The Ivatan's culture have been largely influenced by the climate of Batanes. Exposed to high risks of disruption to their agriculture, Ivatans have adopted strategies in order to live. Traditionally, because of the frequent typhoons and drought, they plant root crops able to cope with the environment. These crops include yam, sweet potato, taro, garlic, ginger and onion, as they ensure higher chances of survival during awry climate conditions.[6] The Ivatan study the behavior of animals, sky color, wind and clouds to predict the weather. The Ivatans usually gather their animals and stay in their houses when they see that the cows take shelter from the payaman (communal pasture) and birds taking refuge in houses or in the ground. A pink sky with an orange hue also heralds a storm.[7] The sea is vital to the Ivatan's way of life.[3] Although abundant only in the month of March to May, they depend on the flying fish (dibang) and dolphinfish (arayu) present on the shores of Batanes.[2] They have a native delicacy called uvod (the pith of the banana stalk) which is served, along with the wine palek, on festive occasions such as weddings.[1]

An Ivatan woman wearing a vakul, an abaca fiber-made headgear for sunlight and rain protection

Before Spaniards arrived at the Philippines, Ivatans built their houses largely from cogon grass, small and well situated, designed to protect against strong winds.[2][3] The Spaniards introduced large-scale production of lime for the construction of their now-famous stone houses. With meter-thick limestone walls,[3] the type of their infrastructures are designed against the harsh Batanes environment,[8] which is known as a terminal passage of typhoons in the Philippines. The basic cogon grass is still preserved as roofs of their houses, thickly constructed to withstand strong winds.[2] These houses are comparable to the white houses in New Zealand, Ireland and Scottish Highlands.[9]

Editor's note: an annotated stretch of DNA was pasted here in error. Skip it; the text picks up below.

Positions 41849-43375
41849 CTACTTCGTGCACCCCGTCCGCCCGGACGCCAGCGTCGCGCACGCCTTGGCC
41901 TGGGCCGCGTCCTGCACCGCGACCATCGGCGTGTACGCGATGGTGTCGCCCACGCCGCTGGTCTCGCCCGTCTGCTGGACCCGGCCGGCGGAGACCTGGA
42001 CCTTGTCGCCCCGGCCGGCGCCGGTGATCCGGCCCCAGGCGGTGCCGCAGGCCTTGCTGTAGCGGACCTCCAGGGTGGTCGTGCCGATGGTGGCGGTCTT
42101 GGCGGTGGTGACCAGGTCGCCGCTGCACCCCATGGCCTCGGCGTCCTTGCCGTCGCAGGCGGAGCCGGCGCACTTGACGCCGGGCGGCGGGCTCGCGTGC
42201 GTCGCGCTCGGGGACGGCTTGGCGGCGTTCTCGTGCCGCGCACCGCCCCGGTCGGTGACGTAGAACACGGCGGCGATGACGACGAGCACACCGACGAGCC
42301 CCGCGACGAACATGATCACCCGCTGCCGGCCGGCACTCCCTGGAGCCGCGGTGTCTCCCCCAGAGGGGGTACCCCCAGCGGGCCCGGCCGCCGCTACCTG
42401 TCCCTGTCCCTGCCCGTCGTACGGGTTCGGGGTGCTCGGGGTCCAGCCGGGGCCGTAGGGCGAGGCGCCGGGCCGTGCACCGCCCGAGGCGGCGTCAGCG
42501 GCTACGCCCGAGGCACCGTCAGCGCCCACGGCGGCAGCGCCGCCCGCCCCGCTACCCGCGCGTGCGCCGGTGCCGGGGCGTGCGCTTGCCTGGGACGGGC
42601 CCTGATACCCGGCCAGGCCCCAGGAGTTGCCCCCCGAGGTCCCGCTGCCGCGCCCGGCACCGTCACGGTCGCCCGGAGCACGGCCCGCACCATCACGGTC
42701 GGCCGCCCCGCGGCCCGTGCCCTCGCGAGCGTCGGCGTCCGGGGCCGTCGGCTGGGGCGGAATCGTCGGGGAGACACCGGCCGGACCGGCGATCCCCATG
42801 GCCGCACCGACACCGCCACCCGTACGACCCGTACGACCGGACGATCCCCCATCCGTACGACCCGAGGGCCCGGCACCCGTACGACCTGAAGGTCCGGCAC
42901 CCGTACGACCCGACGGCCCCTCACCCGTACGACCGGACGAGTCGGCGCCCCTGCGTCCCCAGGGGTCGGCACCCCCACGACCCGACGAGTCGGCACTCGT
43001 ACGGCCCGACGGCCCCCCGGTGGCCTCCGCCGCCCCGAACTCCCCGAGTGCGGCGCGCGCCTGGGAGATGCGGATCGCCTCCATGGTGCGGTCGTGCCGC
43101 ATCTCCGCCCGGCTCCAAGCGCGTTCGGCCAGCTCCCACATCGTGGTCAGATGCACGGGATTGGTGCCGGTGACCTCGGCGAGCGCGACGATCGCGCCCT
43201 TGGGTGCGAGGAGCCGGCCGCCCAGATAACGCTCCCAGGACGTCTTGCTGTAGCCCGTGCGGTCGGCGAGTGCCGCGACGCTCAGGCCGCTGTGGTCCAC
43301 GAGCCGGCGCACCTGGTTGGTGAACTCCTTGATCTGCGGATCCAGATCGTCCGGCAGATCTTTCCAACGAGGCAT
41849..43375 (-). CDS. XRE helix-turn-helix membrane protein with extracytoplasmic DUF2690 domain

One of the endemic clothing of the Ivatans is the vakul. A vakul is a headgear designed to protect the wearer from sun and rain. It is made from abaca fiber of the vuyavuy palm.[3]

The Ivatan have three different folk songs: the laji, the kanta and the kalusan.[2] The laji are ancient lyrical songs that are supposed to be sung when they are merry or just finished work.[10] The kalusan on the other hand is sung during work.[2] The Ivatan also have legends that are called kabbata.[11] They also have the rawod, chants that chronicle the adventures of the Ivatan's forefathers as they escape a disaster.[12]

See also[edit]

References[edit]

  1. ^ a b c d e f g "Ethnic Profile: The Ivatan". National Commission on Indigenous Peoples. Archived from the original on March 11, 2008. Retrieved 2008-04-07. 
  2. ^ a b c d e f g h i j Datar, Francisco A. "The Batanes Islands". National Commission for Culture and the Arts. Retrieved 2008-04-06. [dead link]
  3. ^ a b c d e Rowthorn, Chris (2003). Philippines. Lonely Planet. p. 203. ISBN 1-74059-210-7. Retrieved 2008-04-06. 
  4. ^ "Population in Batanes Showed an Upward Swing". Philippine National Statistics Office. Retrieved 2008-04-17. 
  5. ^ Galvez Rubino, Carl R. (2000). Ilocano Dictionary and Grammar. University of Hawaii. p. 213. ISBN 0-8248-2088-6. Retrieved 2008-04-06. 
  6. ^ Bankoff, Greg (2002). Cultures of Disaster: Society and Natural Hazards in the Philippines. Routledge. p. 165. ISBN 0-7007-1761-7. Retrieved 2008-04-06. 
  7. ^ Trinidad-Echavez, Andrea (2008-06-29). "Ivatan of Batanes share secrets of survival in typhoon belt". Philippine Daily Inquirer. Retrieved 2008-07-01. 
  8. ^ Brown, Jessica, et al. (2005). The Protected Landscape Approach: Linking Nature, Culture and Community. The World Conservation Union. p. 103. ISBN 2-8317-0797-8. Retrieved 2008-04-06. 
  9. ^ Calubiran, Maricar. "Ivatan joins Dinagyang to promote Batanes tourism". The News Today. Retrieved 2008-04-17. 
  10. ^ Quindoza-Santiago, Lilia (2002). "Early Philippine Literature". National Commission for Culture and the Arts. Archived from the original on January 21, 2008. Retrieved 2008-04-07. 
  11. ^ "Ivatan/Itbayat". National Commission for Culture and the Arts. 2002. Archived from the original on January 21, 2008. Retrieved 2008-04-07. 
  12. ^ Espiritu, EV (2007-09-06). "‘Tatayak’ making keeps Ivatan seafarers alive". Philippine Daily Inquirer. Retrieved 2008-04-07.